Stan Kasper, president of the Rockwell Group in Illinois and Wisconsin says, “The most critical change has been material price hikes, although they have slowed down a bit and are more manageable. Manpower is a struggle, but that’s more driven by retirement and few younger people coming into the trade. We are recruiting some new tradespeople, but it is a constant battle. Even with a nation-wide shortage of available manpower, the prices we’ve seen on the projects have stayed extremely competitive, so our opportunities are self-driven. We are constantly looking for new materials that create labor savings as well as technology-driven tools and equipment.”
Glenn McBride, Fort Worth division manager for Marek, in his 42nd year with the company, says, “We were not able to capture normal revenue amounts from 2020 through 2022. Developers and financial institutions appeared to be cautious. We did not hit a normal stride until mid-2023. However, we have finally been successful in securing work through mid-2024.”
He explains that new competition has increased the number of bids per job. “All we can do is continue to perform with Marek standards of 85+ years, which is to understand every safety incident is preventable, expect a fair profit, impress the clients by being better than average, and create a positive environment that attracts high-performance employees that we must stay committed to.”
“Coming out of COVID, there was some pent-up demand for services, but that has worked its way through the market,” says Shawn Burnum, vice president of operations at Performance Contracting Inc. in Kansas, responsible for PCI offices in Des Moines, Kansas City, Springfield, Mo., Austin, Boston, Albany and Washington, D.C. “It is difficult to estimate to what degree the market changes are a result of COVID or a reaction to the economy as a whole,” he says.
Many of the larger new jobs are a result of government support through the Chips and Science Act or the Inflation Reduction Act: green jobs such as EV battery plants or technology projects for microchip manufacturing. Soaring inflation has cut across any project that was on the threshold for financing. Residential towers, speculative space and hotel/entertainment spaces have softened. Medical and government spaces that have consistent budgets for construction may have work, but less is done for the money, and they are not anxious to spend on significant projects.
“There is still nice work in the pipeline,” Burnum says. “I am not trying to appear negative. Work is targeted under the government supported programs … or smaller work for repeat clients. Kansas City had work with a new airport and is hosting the World Cup, so we have work in preparation for that event.”
Bill Fritz, CEO of Mission Interior Contracting, LLC in Texas, summarizes the situation for his company. “Office tenant finish opportunities are reduced by 40% to 50%. Retail has been soft; restaurant and fast-food buildings at the same pace. We see more competition, higher material and labor costs. Overall business is not back to 100% pre-COVID, when talking materials and labor cost inflation factors. Payments are still within terms. The realistic view is that cost will be more due to all factors of materials, labor and overhead.”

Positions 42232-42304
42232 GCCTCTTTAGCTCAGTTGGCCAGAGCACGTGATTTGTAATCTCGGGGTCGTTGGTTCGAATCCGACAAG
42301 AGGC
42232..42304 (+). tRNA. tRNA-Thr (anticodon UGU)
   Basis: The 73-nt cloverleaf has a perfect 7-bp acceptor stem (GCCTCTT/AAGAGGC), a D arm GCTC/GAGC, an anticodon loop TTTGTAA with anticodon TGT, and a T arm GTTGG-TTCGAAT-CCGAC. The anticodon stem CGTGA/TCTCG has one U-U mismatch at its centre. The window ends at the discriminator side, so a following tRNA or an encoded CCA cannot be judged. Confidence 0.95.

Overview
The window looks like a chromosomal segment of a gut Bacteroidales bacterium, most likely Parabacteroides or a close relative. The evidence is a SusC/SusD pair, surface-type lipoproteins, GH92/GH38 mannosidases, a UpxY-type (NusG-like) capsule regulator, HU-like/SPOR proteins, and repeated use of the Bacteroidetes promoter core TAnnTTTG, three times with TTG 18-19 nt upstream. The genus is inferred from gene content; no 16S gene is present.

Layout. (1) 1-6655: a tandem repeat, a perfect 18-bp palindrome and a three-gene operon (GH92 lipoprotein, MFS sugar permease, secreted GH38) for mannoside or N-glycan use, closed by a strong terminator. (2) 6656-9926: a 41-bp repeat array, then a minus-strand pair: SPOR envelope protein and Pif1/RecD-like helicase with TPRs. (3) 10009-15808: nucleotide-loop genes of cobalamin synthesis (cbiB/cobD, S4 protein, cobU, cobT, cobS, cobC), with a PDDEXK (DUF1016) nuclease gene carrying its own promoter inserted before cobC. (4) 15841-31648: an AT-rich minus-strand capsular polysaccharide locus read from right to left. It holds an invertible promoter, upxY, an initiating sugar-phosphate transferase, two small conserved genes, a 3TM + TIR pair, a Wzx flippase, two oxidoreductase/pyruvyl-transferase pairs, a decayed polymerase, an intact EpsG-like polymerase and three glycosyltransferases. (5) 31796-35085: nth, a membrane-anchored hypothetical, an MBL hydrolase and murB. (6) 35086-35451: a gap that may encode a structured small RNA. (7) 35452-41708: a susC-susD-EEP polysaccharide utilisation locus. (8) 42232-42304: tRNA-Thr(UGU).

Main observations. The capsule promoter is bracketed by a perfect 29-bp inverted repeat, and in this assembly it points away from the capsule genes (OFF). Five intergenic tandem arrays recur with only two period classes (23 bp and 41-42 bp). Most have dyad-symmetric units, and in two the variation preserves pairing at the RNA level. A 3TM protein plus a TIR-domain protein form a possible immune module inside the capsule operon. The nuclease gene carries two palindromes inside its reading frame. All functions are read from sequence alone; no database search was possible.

He has noted much more competition on the same projects due to reduced activity in office space retrofit. Steps that Mission Interiors is taking include “continuing to reduce overhead, managing projects more efficiently, coordinating materials with long lead times effectively, and using technology in the field to monitor job progress and changes.”
In Hawaii, Michael Mazzone, president of Statewide General Contracting & Construction, Inc., says, “The biggest change has been the delay in projects starting. Before COVID most of our projects began within 12 months of bidding. We are now starting projects we bid in 2021.”
And, there has been quite a shift in Statewide’s emphasis. Mazzone says, “Pre-COVID we worked exclusively on commercial and government-type projects. We have now branched out and have begun to perform residential projects. Payment terms are more advantageous for our cash flow. With the government projects, we have to wait from 120 to 160 days to receive progressive payments. With residential projects we receive a percentage payment up front and full payment within 30 days.
“Before 2020, we worked exclusively though general contractors. In 2021 we began an advertising campaign with TV and radio ads. This has opened the residential market to us. We have also participated in several home and remodeling shows as a vendor showing our services to the public.”
Adam Barbee, project executive at Daley’s Drywall in California, reports, “There has been a significant slowdown in some sectors for sure, particularly in new commercial construction. Tenant improvements/office building projects were mostly impacted as remote work reduced demand for these spaces. This led to a shift toward adaptive reuse and repurposing vacant commercial properties.”
“The changing landscape presented an uptick in the housing market, especially affordable housing projects,” he continues. “We’ve seen a boom in this type of construction that has brought good opportunities for our workforce.”
“To capitalize on these opportunities, we adopted key strategies for cost reduction,” he continues. “We invested in more technology to help our team with prefab: BIM, internal software and the like. This resulted in overall labor reduction so that we can be as competitive as possible to deliver top results to our clients.”
It’s not easy to summarize such a range of changes around the country, but there are some common denominators. Office space construction has died. Healthcare, government-supported projects, technology spaces and some residential construction are emerging opportunities. In general, the cost of labor and personnel is high, and there is a continuing shortage of skilled labor. Material costs and availability seem to have stabilized. And, as ever, AWCI contractors are being resourceful in turning challenges into opportunities.

David C Phillips, a freelance writer and photographer, is an original founding partner at Words & Images.